Energy-Based Carrying Capacities of Bufflehead Bucephala albeola Wintering Habitats
Richard A. McKinney*, 1, Scott R. McWilliams2
Identifiers and Pagination:Year: 2012
First Page: 5
Last Page: 17
Publisher Id: TOOENIJ-5-5
Article History:Received Date: 14/11/2011
Revision Received Date: 08/12/2011
Acceptance Date: 12/12/2011
Electronic publication date: 16/2/2012
Collection year: 2012
open-access license: This is an open access article distributed under the terms of the Creative Commons Attribution 4.0 International Public License (CC-BY 4.0), a copy of which is available at: (https://creativecommons.org/licenses/by/4.0/legalcode). This license permits unrestricted use, distribution, and reproduction in any medium, provided the original author and source are credited.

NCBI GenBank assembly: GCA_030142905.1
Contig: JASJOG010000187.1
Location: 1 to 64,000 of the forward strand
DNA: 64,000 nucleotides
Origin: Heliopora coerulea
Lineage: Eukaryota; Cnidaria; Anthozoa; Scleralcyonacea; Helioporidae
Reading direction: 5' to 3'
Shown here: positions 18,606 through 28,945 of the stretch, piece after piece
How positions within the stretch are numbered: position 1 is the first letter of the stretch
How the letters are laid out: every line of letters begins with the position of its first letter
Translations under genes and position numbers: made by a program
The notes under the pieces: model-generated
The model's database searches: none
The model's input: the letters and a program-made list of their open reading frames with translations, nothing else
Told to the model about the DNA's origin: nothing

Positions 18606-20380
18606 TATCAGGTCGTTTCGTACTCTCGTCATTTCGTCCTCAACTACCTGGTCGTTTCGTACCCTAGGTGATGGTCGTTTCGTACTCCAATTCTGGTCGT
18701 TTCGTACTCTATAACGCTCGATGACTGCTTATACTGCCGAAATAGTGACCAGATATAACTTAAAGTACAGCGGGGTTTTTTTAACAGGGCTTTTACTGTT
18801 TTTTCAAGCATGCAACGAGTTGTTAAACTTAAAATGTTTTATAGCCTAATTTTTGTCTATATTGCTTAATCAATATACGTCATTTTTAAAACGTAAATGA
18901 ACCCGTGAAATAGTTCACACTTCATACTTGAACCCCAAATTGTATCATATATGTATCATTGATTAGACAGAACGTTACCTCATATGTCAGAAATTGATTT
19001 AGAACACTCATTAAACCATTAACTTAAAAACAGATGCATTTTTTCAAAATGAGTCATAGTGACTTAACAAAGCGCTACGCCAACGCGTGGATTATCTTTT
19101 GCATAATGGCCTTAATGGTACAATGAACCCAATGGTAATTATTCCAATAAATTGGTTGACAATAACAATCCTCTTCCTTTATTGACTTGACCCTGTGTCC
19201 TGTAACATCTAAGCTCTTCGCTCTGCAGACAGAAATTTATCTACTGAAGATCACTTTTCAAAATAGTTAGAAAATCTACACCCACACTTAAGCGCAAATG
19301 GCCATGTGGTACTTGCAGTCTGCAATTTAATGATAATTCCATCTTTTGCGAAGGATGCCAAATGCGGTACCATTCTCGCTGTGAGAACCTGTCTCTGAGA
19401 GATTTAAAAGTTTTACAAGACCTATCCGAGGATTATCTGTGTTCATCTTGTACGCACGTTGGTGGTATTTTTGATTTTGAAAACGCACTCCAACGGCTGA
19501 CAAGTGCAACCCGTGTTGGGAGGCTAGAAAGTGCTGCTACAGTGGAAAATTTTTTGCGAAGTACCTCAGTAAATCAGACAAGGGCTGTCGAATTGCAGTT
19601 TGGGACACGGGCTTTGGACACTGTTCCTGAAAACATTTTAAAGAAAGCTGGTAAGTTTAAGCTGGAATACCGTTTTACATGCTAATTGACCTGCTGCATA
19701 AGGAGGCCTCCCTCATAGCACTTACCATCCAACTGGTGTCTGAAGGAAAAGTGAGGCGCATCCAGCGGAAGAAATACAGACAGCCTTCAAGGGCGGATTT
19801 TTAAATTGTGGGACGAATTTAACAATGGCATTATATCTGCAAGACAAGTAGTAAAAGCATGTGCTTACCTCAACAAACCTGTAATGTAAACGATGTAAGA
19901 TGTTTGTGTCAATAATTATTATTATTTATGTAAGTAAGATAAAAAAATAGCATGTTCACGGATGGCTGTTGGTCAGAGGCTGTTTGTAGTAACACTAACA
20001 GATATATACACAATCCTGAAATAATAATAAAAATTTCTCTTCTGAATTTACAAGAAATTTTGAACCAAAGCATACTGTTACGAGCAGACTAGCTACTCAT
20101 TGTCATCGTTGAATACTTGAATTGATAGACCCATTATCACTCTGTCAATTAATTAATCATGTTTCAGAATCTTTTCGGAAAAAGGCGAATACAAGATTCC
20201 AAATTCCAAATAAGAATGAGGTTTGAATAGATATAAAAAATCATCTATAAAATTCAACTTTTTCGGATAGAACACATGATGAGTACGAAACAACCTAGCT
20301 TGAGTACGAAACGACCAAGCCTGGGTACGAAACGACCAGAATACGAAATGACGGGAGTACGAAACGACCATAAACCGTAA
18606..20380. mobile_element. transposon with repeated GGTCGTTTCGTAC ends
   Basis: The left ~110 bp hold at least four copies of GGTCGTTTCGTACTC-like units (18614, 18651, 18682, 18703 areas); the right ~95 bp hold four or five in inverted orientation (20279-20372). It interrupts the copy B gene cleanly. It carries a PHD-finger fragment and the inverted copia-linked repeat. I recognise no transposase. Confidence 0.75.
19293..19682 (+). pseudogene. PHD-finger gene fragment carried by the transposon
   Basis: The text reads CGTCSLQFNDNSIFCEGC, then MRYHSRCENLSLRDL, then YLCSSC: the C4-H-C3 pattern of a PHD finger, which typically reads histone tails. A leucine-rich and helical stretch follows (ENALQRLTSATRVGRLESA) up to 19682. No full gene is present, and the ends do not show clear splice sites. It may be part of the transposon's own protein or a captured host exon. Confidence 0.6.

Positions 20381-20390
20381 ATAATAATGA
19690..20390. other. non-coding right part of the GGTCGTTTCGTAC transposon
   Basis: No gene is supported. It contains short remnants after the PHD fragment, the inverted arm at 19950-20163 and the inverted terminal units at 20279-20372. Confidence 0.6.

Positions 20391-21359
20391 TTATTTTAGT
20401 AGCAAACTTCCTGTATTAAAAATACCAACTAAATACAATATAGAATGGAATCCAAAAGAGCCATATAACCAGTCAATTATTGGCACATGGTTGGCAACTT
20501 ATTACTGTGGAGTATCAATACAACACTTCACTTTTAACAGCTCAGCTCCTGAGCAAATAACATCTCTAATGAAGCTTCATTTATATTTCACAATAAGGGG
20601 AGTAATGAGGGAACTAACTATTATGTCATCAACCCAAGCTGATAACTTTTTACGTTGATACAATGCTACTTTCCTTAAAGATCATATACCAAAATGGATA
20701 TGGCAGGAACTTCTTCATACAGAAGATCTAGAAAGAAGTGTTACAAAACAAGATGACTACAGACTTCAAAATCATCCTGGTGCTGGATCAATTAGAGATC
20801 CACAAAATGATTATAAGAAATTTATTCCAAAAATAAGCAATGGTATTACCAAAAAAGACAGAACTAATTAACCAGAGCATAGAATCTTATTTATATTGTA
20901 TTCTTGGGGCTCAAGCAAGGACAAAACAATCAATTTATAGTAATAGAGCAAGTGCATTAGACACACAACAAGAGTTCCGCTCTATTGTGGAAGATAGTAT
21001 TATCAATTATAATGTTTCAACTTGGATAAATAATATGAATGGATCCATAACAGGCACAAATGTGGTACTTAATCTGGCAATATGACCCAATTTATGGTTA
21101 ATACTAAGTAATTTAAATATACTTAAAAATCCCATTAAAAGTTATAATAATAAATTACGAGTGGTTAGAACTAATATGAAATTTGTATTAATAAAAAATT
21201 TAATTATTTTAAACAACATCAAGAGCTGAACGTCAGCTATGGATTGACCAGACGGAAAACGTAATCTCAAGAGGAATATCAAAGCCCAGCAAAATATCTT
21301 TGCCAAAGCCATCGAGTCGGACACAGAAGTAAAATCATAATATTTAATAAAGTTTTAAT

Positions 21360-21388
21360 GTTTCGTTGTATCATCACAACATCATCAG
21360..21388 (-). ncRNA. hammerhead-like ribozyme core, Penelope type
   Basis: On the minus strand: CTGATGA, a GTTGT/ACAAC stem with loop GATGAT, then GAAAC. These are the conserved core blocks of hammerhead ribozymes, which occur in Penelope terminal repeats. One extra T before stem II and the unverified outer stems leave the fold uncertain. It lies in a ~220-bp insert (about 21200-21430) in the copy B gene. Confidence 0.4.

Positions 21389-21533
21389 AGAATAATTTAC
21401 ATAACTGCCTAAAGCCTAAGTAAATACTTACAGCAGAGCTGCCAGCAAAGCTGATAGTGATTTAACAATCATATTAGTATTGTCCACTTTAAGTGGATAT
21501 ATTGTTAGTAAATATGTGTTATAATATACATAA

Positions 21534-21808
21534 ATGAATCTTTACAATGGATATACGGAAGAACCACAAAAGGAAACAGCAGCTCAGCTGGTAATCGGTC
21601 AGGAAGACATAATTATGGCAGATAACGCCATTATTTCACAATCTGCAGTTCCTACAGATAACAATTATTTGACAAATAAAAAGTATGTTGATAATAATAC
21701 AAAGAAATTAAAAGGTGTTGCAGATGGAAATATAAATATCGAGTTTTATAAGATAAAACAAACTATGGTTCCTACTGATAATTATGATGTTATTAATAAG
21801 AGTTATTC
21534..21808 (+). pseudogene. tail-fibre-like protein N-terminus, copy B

We present a model for calculating energy-based carrying capacities for bufflehead (Bucephala albeola), a small North American sea duck wintering in coastal and estuarine habitats. Our model uses estimates of the seasonal energy expenditures that incorporate site-specific energetic costs of thermoregulation, along with available prey energy densities to calculate carrying capacities in numbers of birds per winter. The model was used to calculate carrying capacities under several foraging scenarios for bufflehead wintering at three urban and three rural sites in the coastal northeast U.S. We found that energy-based carrying capacities varied from 20 – 320 birds per site per winter (0.38 – 6.22 birds per hectare), and showed a trend towards increasing with prey energy density (r = 0.53) and with decreasing average daily energy expenditure (r2 = 0.57, p = 0.08). We found greater prey species richness at rural sites, but similar prey biomass and productivity across all sites. Bufflehead density averaged 1.89 ± 2.34 birds per hectare (range 0.38 – 6.22 birds per hectare) across the sites. Bufflehead abundance at urban sites was reduced by an average of 43.7% from that predicted using the relationship between per-hectare carrying capacity and bufflehead abundance at rural sites. This difference may arise from natural or human induced factors that act to limit sea duck populations on wintering habitats.